In the previous scenarios, we have assumed a vaccine with 100% efficacy and we have assumed that every contact which was scheduled for vaccination was also eligible, but these assumptions cannot be made for the existing smallpox vaccines [2]. Figure 5 explores the influence of an imperfect vaccine on the median of the outbreak size.

thumbnailFigure 5. Influence of Imperfect Vaccination of Highly Connected Individuals on the Median Smallpox Outbreak Size. Each point was obtained from 1,000 simulations. Initial value: 100 index cases in a population of 100,000. Targeted vaccination: (a) a random sample of 10% of the population is asked to name 20 casual contacts each; (b) these contacts are sorted by frequency; (c) the most frequently named person is first scheduled for vaccination, less frequently named ones follow. The horizontal axis shows what percentage of the population is scheduled for vaccination. Because of vaccination eligibility and/or vaccination efficacy, only a fraction of those scheduled for vaccination can successfully be immunized (percentage immunized is given next to the curves).

Successfully immunizing as much as 80% or 90% of the scheduled individuals may only be possible with one of the new generation vaccines [2-6], and even this may already be regarded as over-optimistic by some, yet this assumption already increases the median outbreak size considerably (Figure 5). The disproportionate effect of a few vaccination failures on the simulation result can be explained by a closer look at the maximum eigenvalues depicted in Figure 1: The removal of all highly connected individuals (red curve) is necessary to really incapacitate the transmission network; if only a random sample of 90% of the highly connected individuals are removed (yellow curve), it practically stays intact.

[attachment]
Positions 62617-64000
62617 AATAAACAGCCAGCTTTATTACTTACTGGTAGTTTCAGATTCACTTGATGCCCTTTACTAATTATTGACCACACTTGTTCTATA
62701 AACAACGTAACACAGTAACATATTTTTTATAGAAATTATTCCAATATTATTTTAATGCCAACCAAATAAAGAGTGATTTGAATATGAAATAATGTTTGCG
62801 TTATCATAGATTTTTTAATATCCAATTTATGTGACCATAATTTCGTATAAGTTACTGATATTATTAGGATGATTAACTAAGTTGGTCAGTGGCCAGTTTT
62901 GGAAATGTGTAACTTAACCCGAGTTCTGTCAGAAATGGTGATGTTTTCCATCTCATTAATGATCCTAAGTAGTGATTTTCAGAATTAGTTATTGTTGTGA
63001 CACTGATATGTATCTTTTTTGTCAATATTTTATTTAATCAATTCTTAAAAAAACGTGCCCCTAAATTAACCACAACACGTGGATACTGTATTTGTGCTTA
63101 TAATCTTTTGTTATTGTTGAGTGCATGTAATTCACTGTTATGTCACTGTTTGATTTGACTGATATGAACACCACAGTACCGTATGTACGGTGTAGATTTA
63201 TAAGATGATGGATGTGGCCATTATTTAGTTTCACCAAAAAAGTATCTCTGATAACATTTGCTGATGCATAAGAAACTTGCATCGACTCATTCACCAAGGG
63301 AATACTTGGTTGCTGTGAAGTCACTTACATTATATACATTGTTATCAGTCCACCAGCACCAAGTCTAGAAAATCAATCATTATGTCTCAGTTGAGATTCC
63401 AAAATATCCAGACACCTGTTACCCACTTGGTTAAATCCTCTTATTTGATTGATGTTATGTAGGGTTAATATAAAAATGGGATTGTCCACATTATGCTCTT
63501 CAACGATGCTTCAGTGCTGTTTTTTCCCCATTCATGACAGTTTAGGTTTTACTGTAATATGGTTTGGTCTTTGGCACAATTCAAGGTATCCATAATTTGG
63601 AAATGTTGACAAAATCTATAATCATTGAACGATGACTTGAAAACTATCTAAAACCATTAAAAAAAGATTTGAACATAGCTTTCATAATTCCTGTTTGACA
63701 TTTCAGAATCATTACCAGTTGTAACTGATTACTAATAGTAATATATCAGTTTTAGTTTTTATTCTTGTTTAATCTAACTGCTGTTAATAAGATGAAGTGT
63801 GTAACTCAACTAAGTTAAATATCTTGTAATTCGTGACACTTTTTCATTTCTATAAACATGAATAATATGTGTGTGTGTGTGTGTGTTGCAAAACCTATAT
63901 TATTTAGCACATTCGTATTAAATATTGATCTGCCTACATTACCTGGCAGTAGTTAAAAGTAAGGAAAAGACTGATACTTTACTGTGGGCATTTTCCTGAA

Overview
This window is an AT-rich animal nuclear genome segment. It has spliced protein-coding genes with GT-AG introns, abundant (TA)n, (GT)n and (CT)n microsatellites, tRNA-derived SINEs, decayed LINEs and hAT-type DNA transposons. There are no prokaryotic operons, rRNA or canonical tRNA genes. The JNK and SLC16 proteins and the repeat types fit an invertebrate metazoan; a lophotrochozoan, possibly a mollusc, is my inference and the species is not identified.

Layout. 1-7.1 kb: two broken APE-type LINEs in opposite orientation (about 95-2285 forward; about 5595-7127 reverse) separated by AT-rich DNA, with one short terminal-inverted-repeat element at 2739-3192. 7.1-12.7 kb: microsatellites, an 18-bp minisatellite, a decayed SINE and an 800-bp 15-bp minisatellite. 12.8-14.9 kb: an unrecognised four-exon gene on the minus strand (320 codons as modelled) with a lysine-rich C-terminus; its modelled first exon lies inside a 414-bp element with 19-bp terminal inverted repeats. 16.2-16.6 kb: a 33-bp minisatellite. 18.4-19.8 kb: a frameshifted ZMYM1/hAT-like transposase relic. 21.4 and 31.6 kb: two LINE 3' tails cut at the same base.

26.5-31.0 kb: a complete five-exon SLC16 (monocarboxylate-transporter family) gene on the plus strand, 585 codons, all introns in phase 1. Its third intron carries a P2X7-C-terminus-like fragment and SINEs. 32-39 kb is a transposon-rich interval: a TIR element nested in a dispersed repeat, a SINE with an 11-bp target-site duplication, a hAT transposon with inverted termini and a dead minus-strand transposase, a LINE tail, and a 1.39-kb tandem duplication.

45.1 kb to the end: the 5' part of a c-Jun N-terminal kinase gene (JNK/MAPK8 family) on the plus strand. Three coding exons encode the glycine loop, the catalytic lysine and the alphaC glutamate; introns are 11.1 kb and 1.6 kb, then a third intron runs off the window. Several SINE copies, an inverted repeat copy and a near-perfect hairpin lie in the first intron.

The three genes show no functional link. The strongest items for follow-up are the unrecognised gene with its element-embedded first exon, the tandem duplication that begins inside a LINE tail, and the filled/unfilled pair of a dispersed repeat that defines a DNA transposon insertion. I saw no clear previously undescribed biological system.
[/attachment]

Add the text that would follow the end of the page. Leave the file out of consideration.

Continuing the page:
In our final scenario, we combine immunization targeted to highly connected individuals (using an imperfect vaccine) with the surveillance of the vaccinated individuals: each contact which is scheduled for vaccination, will be taken under surveillance (if the vaccination success can be determined, it is sufficient to observe contacts with failed vaccination and contacts who were excluded from vaccination). Figure 6 assumes that a random sample of 90% of the individuals who are scheduled for vaccination can really be immunized. The blue curve shows the median outcome with, the red curve without additional surveillance of selected individuals.